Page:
Learning from the shakedown, we made changes to the boat. We added a wind generator to supplement solar panels, a deep third reef in the mainsail so as not to have to rig the trysail, increased anchor chain to 50m, made storm boards for the companionway and made numerous minor changes. We found a solution for rigging a storm jib on a temporary 'inner stay' (May 17) and learned how long water and diesel could last.
Although easier to use than highfrequency SSB radio, getting the satphone set up was tricky and we were glad to have this sorted before our departure.
We would advise anyone sailing to a disaster area to check in advance what is most needed. Some donations weren't needed, while some needs went unfulfilled.
Had we considered the steering hub as the cause (we hadn't), and had the steering jammed completely, we could have disconnected the cables and steered with the emergency tiller.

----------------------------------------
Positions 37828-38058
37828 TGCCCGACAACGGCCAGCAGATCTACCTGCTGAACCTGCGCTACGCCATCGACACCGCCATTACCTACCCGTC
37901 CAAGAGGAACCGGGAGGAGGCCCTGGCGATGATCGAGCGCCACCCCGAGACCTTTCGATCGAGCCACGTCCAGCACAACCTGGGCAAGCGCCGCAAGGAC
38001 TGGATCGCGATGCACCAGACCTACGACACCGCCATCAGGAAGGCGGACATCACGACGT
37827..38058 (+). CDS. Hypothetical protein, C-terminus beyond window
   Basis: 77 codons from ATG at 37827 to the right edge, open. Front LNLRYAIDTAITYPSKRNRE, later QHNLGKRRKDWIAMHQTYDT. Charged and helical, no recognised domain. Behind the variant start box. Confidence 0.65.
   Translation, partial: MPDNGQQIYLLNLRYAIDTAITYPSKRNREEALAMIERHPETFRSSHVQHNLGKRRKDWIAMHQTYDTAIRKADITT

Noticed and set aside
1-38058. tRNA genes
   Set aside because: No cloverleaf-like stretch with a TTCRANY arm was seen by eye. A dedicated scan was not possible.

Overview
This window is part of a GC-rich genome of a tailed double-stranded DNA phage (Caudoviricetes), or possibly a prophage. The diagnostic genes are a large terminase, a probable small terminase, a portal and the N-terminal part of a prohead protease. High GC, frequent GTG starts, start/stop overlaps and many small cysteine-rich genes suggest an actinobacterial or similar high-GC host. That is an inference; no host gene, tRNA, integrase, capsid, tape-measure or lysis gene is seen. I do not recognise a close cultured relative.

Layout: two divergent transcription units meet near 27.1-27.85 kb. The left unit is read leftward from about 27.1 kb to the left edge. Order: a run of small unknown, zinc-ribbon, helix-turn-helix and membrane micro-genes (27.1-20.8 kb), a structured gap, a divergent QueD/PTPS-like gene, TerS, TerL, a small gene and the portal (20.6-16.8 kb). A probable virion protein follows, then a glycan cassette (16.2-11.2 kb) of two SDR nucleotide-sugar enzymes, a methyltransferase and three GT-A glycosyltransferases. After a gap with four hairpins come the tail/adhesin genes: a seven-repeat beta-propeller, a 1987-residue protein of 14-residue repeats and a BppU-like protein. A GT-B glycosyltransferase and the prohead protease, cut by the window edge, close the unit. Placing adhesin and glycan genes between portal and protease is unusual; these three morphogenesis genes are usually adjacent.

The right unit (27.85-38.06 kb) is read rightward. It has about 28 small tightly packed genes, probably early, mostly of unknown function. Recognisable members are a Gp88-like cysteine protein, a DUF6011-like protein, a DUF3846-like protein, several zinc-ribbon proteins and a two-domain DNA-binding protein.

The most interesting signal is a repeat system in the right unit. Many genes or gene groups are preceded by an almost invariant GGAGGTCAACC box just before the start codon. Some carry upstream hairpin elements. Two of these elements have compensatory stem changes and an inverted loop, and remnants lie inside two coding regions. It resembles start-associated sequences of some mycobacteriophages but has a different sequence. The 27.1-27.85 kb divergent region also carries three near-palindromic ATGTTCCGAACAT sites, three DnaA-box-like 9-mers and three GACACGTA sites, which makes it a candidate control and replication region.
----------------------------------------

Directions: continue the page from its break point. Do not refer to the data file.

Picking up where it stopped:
We never dreamed there could be an electrolysis problem as we didn't know it could happen and the light worked. The damage was barely visible until we stepped off the boat but had we sailed for longer, the rigging could have been seriously weakened. We should also have read our revised insurance details more carefully.
We will never again ignore advice, not just over chafing lines.
A temporary repair to a damaged nav light sent 12v through the starboard lifelines, which had a startling, though superficial, effect on our stainless steel